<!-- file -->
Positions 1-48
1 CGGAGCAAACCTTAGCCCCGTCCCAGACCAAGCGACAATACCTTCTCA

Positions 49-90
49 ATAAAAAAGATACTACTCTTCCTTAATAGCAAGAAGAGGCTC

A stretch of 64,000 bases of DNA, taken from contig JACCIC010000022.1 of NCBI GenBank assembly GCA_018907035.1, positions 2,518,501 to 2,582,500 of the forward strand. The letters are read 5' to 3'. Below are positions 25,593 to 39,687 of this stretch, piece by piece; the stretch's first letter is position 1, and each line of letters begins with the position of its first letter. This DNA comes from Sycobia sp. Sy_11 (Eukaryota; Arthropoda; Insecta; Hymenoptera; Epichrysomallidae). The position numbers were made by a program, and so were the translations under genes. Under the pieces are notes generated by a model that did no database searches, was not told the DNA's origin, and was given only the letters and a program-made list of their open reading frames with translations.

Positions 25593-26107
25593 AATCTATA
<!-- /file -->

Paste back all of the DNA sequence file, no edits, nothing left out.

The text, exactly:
Positions 1-48
1 CGGAGCAAACCTTAGCCCCGTCCCAGACCAAGCGACAATACCTTCTCA

Positions 49-90
49 ATAAAAAAGATACTACTCTTCCTTAATAGCAAGAAGAGGCTC

A stretch of 64,000 bases of DNA, taken from contig JACCIC010000022.1 of NCBI GenBank assembly GCA_018907035.1, positions 2,518,501 to 2,582,500 of the forward strand. The letters are read 5' to 3'. Below are positions 25,593 to 39,687 of this stretch, piece by piece; the stretch's first letter is position 1, and each line of letters begins with the position of its first letter. This DNA comes from Sycobia sp. Sy_11 (Eukaryota; Arthropoda; Insecta; Hymenoptera; Epichrysomallidae). The position numbers were made by a program, and so were the translations under genes. Under the pieces are notes generated by a model that did no database searches, was not told the DNA's origin, and was given only the letters and a program-made list of their open reading frames with translations.

Positions 25593-26107
25593 AATCTATA